State calls wit­nesses in mur­der trial

De­fen­dant charged with slay­ing West­lake stu­dent

Maryland Independent - - Front Page - By AN­DREW RICHARD­SON arichard­son@somd­

The state was con­tin­u­ing to call wit­nesses as the trial for a man charged with mur­der for the fa­tal shoot­ing of a West­lake High School stu­dent con­tin­ued into day three, as of press time Thurs­day morn­ing.

Dea­van Quin­del Jef­fer­son, 20, of Bal­ti­more is con­test­ing the charge of first-de­gree mur­der for the death of Reuel Hicks, 18, a se­nior at West­lake High School, who he re­port­edly shot in the head af­ter a drug deal — in­volv­ing $20 worth of mar­i­juana — went awry in Oc­to­ber 2016, court pro­ceed­ings showed. Pros­e­cu­tors be­lieve Jef­fer­son had in­tended to

rob Hicks of the mar­i­juana, while the de­fense ar­gues that Jef­fer­son acted in im­per­fect self-de­fense, that Hicks and two of his friends had in­tended to rob Jef­fer­son be­hind the AMC movie the­atre near St. Charles Towne Cen­ter in Wal­dorf.

For the bet­ter part of the day, Oct. 26, 2016, both Hicks and Jef­fer­son had been hang­ing out around the mall with friends in sep­a­rate groups, pro­ceed­ings showed. While at the food court, a friend of Hicks was ap­proached by Jef­fer­son, who asked to buy mar­i­juana, the friend tes­ti­fied. Hicks’ friend said he knew of Jef­fer­son as an ac­quain­tance, and asked Hicks if he could sell him mar­i­juana.

Jef­fer­son, whose friends stayed be­hind, fol­lowed Hicks and two of his friends away from the food court, and be­hind the AMC the­atre to a se­cluded area to avoid draw­ing at­ten­tion from mall se­cu­rity, Hick’s friend tes­ti­fied. He told the court that as he and the other friend car­ried on a con­ver­sa­tion close by, Hicks and Jef­fer­son be­gan to ar­gue dur­ing the ex­change, which made them turn around and look.

“Seen the gun come out. It was like a stand-off, and then he shot him,” said Hick’s friend.

Just be­fore Hicks was shot, he said, Hicks told Jef­fer­son, “If you’re go­ing to shoot me, then shoot me,” and he did so with­out hes­i­tat­ing, and then walked away with­out say­ing any­thing. Jef­fer­son was ar­rested shortly af­ter as po­lice searched the area. Po­lice also re­cov­ered a .380 cal­iber shell cas­ing from the scene, but no hand­gun, and the cover to a dig­i­tal scale, which is com­monly used to weigh drugs.

Hicks, who was crit­i­cally in­jured from the gun­shot wound to the head, died in the hos­pi­tal that night.

Pub­lic de­fender Matthew Con­nell pointed out in cross-ex­am­i­na­tion that Hicks’ two friends, who stayed on scene and talked to po­lice, were not com­pletely forth­com­ing ini­tially, leav­ing out crit­i­cal de­tails about the ar­ranged mar­i­juana trans­ac­tion and in­stead act­ing as if it was a ran­dom act of vi­o­lence car­ried out by a stranger who had been fol­low­ing them. One of Hicks’ friends even main­tained in his tes­ti­mony that “noth­ing il­le­gal was go­ing on” when Hicks was shot.

Con­nell asked one of Hicks’ friends a pointed ques­tion, if he knew what “ly­ing by omis­sion” meant. The young man, who be­came con­tentious, replied that he an­swered ques­tions as he was asked and did not have a chance to ex­plain the whole in­ci­dent un­til back at a po­lice fa­cil­ity. He de­nied try­ing to mis­lead of­fi­cers.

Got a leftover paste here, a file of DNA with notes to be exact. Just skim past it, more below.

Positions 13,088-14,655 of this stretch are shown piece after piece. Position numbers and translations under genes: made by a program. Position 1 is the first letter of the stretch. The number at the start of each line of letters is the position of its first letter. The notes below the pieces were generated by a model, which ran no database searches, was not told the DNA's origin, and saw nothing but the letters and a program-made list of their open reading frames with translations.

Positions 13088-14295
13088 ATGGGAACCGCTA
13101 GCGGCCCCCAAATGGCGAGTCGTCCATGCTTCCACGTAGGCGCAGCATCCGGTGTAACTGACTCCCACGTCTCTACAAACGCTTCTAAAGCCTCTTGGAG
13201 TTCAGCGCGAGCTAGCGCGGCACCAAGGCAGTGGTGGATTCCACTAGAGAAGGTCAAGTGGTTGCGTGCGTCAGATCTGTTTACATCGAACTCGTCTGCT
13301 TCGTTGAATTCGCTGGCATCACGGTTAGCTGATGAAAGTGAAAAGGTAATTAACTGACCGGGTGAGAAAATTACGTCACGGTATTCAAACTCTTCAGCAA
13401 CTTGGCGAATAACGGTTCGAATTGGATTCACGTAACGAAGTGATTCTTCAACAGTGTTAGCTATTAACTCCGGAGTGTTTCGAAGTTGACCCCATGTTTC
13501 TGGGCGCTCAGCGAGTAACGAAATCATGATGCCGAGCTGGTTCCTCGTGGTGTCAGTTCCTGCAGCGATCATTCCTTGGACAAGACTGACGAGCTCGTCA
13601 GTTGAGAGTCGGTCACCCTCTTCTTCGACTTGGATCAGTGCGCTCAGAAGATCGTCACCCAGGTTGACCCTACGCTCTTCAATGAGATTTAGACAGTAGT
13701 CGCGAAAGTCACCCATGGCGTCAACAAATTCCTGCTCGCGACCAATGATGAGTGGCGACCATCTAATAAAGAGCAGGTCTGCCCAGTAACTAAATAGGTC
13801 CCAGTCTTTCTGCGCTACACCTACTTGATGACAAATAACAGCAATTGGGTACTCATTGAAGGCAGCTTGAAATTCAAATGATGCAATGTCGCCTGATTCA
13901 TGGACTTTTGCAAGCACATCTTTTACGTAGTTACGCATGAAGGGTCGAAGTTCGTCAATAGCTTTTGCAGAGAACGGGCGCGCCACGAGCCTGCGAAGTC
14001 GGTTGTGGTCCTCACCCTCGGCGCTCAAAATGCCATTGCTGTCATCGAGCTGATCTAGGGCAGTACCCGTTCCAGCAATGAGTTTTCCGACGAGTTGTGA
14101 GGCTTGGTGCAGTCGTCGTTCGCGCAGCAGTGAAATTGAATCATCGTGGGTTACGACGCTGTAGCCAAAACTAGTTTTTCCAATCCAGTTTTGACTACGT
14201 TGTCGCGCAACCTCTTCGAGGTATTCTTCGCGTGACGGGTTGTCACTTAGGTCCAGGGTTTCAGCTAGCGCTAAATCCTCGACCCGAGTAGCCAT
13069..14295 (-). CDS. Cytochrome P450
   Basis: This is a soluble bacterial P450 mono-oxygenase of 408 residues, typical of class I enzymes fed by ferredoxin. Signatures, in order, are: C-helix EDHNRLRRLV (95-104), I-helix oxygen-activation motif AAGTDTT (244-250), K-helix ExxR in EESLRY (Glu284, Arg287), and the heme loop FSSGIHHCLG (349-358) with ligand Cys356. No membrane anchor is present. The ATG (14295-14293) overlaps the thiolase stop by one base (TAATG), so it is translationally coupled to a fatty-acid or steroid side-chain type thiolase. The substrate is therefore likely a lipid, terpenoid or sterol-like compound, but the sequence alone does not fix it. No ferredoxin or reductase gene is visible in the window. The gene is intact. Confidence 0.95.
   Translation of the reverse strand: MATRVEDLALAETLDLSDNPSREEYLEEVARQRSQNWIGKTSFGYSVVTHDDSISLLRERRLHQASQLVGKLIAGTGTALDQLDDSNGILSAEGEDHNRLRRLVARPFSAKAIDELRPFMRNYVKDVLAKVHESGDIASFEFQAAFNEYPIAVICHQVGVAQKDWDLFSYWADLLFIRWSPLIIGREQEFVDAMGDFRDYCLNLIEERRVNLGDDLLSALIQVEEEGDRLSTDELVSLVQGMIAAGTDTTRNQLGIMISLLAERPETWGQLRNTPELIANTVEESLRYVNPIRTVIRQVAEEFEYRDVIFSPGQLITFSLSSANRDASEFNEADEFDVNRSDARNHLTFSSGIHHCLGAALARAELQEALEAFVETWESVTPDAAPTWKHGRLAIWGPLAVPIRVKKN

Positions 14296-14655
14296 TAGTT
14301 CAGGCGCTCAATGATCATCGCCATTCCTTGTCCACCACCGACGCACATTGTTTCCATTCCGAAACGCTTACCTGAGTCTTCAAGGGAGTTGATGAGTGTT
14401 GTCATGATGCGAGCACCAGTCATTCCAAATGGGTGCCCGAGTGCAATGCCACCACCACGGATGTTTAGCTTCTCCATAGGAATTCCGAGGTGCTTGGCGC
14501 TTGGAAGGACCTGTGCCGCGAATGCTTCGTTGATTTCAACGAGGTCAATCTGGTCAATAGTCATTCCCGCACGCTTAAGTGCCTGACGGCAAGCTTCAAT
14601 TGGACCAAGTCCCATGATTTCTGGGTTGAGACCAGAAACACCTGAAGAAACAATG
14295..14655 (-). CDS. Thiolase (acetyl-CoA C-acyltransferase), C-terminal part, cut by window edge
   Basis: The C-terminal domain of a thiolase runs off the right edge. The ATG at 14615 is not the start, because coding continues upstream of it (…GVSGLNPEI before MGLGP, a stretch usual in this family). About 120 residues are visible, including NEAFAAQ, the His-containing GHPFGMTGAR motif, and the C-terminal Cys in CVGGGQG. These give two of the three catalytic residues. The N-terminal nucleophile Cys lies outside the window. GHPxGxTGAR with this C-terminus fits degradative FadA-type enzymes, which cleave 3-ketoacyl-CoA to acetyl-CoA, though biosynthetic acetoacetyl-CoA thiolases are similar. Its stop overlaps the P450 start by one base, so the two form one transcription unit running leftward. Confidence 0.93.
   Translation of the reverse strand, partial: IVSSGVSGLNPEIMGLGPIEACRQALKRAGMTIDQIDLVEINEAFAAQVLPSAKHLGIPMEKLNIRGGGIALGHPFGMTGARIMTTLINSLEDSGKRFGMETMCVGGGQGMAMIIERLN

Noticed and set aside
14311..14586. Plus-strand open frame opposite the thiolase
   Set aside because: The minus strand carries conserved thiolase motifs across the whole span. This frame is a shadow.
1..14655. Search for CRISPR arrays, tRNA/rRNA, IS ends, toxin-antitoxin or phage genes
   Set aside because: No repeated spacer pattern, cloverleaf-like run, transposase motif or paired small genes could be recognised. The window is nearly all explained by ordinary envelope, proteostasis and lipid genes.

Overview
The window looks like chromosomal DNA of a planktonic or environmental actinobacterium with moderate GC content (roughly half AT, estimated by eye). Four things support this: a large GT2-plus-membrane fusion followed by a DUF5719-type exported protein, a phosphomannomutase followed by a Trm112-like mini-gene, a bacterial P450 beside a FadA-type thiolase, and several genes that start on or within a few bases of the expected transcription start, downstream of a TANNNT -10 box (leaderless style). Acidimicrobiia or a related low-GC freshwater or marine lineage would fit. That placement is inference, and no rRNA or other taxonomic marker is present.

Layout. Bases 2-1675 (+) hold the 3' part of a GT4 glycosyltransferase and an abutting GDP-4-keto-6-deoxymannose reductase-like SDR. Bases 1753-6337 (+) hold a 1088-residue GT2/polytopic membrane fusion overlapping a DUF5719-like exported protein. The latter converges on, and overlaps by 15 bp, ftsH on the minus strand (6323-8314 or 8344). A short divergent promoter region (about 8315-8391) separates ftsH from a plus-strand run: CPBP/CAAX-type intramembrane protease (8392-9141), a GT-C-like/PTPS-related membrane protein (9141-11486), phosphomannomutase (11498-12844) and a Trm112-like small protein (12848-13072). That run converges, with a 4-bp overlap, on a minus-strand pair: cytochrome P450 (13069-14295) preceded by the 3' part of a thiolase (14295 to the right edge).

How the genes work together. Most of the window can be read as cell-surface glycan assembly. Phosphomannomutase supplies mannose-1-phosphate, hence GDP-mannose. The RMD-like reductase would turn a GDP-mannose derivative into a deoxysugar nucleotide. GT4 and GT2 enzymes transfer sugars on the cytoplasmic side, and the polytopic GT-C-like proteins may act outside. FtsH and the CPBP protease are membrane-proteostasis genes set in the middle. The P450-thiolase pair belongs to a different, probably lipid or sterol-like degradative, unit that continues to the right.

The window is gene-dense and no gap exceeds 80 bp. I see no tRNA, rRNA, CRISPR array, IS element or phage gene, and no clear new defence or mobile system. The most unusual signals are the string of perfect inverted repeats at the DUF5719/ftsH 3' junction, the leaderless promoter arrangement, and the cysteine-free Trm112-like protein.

It was also re­vealed un­der cross-ex­am­i­na­tion by one of Hicks’ friends that he and Hicks had com­mit­ted mul­ti­ple rob­beries be­fore, but he tes­ti­fied that that was not the in­ten­tion on Oct. 26, 2016. Asked a fol­low-up ques­tion by as­sis­tant state’s at­tor­ney Jonathan Beat­tie, the friend said that it was Jef­fer­son who sug­gested go­ing to a se­cluded area to make the trans­ac­tion.

Con­nell’s line of ques­tion­ing, how­ever, in­di­cated that Hicks’ friend may have con­tra­dicted what he told Det. Jack Austin, the lead in­ves­ti­ga­tor. Pros­e­cu­tors planned to call Austin to tes­tify Thurs­day.

The state also called a friend of Jef­fer­son to tes­tify, who said he had been at the mall with Jef­fer­son that day. He said he was out­side the mall with other friends when he heard a gun­shot, and then saw Jef­fer­son walk around the cor­ner. Jef­fer­son then told him and his friends to walk ahead of him, and they walked as a group for a dis­tance be­fore go­ing sep­a­rate ways.

An­other friend of Jef­fer­sons’ said he had left the mall, but was still close by, when he re­ceived a call via Face­book from Jef­fer­son at 7:55 p.m., pro­ceed­ings showed. Jef­fer­son, he said, sounded dis­traught, like “he was in trou­ble,” and that some­one had been “try­ing him.” The friend be­lieved Jef­fer­son was about to get into a fight. They be­gan text mes­sag­ing each other, and Jef­fer­son seemed to be wor­ried about po­lice of­fi­cers in the area, and asked his friend if he had spo­ken with any. The com­mu­ni­ca­tions stopped shortly af­ter. The next day, the friend dis­cov­ered Jef­fer­son had been ar­rested for the shoot­ing by watch­ing the news.

The trial is on­go­ing, ex­pected to con­clude Fri­day.

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